Bays final to carry 'made in U.S.' label

September 21, 1990|By Sandra McKee | Sandra McKee,Evening Sun Staff

It could be the beginning of another American Revolution i Boston.

At least it will be a revelation when the Maryland Bays and the San Francisco Blackhawks hook up in the American Professional Soccer League championship game, 8 p.m. tomorrow at Boston University's Nickerson Field.

While soccer is nearly always looked upon as being best played by Europeans, in this game it will be distinctly American. Both the Bays and Blackhawks feature U.S. players, and they are expected to put on a decidedly upbeat, fast-paced outdoor soccer game.

The game can be heard live on WCBM (680 AM).

"We might lose," said Bays owner John Liparini. "But we're going to have fun doing it. We're going to run, score and challenge the Blackhawks to play their best."

The Bays are unique. Their roster is made up of 18 players: 16 of them are U.S. citizens, 10 of the 11 starters are U.S. citizens and 13 of the 18 players are Marylanders.

"It's all-American and it's mostly Maryland," said coach Pete Caringi. "We're like the model franchise for soccer in the United States. We haven't had to look farther than our own state to find great talent."

"When we started this season, other teams looked at our roster and thought we might be a light touch," said Bays leading scorer Phillip Gyau, who played his high school soccer for Gwynn Park in Brandywine and his college ball for Howard University. "But evidently we weren't. We've won 15 games. We're still playing and they're not."

But it wasn't just other teams who thought the Bays might be less than awesome. Even Liparini had his doubts.

"We were 9-11 last year, we had a lot of dissension, we had injuries and no team chemistry," said Liparini. "Last year was so dismal, I never expected anything like this. But Pete came on board, we added a few key players and just look at us now."

Yes, just look at them.

Gyau has scored 11 goals and handed out six assists, and his job has been made easier by the addition of Jean Harbor (nine goals, eight assists) and winger John Abe (Northern High, Essex Community College), who couldn't do anything right a year ago, but can do nothing wrong this season, as he has keyed breakaway after breakaway.

"Most of us on this team have known each other for six or seven years," said Abe, who at 28 is the oldest member of the team. "It's exciting for all of us to have come together on this team. Americans can play good soccer if they're given the opportunity."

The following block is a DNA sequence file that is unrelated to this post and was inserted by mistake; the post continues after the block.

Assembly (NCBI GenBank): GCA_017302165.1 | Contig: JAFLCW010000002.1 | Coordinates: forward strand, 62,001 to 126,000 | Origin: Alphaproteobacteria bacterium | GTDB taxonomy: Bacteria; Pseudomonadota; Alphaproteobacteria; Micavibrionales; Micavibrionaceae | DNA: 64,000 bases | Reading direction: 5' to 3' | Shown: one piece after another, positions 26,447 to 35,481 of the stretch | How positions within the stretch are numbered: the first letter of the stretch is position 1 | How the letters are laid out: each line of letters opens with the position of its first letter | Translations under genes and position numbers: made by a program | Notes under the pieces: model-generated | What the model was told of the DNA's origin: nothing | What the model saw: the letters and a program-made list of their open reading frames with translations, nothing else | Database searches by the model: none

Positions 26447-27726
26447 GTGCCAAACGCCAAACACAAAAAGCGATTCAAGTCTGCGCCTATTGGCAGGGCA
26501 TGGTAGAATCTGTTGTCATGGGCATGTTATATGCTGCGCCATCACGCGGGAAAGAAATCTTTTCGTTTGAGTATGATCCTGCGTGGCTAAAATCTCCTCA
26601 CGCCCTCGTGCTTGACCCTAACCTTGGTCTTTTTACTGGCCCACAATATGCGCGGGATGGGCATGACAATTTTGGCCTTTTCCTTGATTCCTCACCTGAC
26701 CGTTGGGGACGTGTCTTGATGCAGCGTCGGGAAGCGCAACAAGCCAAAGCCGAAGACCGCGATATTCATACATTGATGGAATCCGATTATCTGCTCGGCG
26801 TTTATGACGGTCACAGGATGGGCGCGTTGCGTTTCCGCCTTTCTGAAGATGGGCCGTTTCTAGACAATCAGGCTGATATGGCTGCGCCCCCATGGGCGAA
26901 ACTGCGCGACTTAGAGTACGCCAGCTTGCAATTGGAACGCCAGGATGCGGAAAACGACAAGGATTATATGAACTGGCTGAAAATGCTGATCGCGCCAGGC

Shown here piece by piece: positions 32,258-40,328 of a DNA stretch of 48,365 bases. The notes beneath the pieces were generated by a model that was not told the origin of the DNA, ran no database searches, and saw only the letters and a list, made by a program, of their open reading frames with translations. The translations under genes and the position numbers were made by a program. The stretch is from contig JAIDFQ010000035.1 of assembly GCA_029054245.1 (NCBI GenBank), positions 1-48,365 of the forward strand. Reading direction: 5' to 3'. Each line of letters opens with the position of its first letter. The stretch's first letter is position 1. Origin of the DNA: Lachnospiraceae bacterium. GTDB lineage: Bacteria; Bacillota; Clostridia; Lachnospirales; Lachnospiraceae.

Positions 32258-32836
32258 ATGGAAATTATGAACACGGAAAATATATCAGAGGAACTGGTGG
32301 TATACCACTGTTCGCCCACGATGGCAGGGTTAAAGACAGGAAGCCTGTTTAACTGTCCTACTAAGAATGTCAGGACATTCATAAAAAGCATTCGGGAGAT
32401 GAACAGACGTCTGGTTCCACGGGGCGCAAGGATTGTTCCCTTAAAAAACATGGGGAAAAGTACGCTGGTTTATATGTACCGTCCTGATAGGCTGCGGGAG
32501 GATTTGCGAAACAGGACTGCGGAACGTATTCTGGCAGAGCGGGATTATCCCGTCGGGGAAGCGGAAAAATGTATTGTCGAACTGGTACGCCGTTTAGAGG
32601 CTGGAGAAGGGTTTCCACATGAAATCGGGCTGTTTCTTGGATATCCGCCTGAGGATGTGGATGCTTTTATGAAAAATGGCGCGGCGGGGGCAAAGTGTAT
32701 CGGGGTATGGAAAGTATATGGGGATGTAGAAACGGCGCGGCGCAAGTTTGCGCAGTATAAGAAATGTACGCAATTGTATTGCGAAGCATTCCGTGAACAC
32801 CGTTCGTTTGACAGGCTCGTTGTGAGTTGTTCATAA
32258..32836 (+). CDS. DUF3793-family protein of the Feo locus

Midfielder Rob Ryerson and defenders Joe Barger and DarryGee have proven to be impact players. Literally every player on the roster has contributed to the Bays' success.

"I hope we're ready for this game tomorrow," said Caringi, who coached a number of his current players when they were students at Essex CC. "We've been off since winning our championship [Aug. 25], while San Francisco just wrapped up theirs last week. I feel if we can play like we did at the end of the season, we'll have a very good chance."

All either team knows of the other is what the statistics tell them. The Bays set an ASL scoring record this season with 42 goals, giving up 29. The Blackhawks, who have three national team players on the squad, tied for most goals in the WSL with 35 and gave up 28.

The Boston Bolts asked to host this game and assistant general manager Alex von Lichtenberg said they are still glad they got it.

"We've had a lot more calls than usual about tickets," he said. "But we're obviously not the NFL. It is hard to imagine the sports fans in Boston getting overly excited about a game between the Maryland Bays and the San Francisco Blackhawks. Still, we're expecting a pretty good crowd -- if the weather holds."

Yesterday afternoon, many people involved with this game had their ears pressed to their radios listening to weather reports. Last night, the outlook was iffy at best. At worst, several stations were calling for a northeaster to blow through tomorrow night.

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